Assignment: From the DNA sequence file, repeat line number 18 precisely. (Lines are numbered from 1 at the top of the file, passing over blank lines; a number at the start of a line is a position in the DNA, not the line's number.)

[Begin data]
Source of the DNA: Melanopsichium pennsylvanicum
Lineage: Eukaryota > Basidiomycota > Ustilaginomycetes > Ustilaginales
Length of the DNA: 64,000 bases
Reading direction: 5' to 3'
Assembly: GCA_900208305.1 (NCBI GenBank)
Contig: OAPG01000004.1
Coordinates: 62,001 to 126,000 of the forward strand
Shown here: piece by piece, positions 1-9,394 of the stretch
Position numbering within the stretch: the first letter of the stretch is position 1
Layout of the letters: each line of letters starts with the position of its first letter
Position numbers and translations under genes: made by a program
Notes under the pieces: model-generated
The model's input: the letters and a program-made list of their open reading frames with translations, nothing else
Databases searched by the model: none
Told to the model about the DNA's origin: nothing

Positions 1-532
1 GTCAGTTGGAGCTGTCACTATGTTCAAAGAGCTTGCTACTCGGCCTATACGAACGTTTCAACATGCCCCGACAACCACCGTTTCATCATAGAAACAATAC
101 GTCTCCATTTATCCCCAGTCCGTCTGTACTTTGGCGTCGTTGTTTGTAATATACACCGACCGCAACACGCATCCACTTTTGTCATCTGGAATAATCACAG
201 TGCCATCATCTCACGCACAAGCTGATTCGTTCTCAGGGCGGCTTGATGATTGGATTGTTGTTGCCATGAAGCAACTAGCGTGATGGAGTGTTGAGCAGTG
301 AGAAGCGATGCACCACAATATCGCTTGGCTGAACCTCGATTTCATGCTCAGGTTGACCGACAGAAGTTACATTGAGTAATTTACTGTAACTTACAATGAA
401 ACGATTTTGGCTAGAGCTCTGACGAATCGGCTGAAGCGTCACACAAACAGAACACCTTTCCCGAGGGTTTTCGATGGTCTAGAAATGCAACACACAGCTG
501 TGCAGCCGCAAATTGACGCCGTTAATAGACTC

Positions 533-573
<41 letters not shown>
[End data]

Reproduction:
101 GTCTCCATTTATCCCCAGTCCGTCTGTACTTTGGCGTCGTTGTTTGTAATATACACCGACCGCAACACGCATCCACTTTTGTCATCTGGAATAATCACAG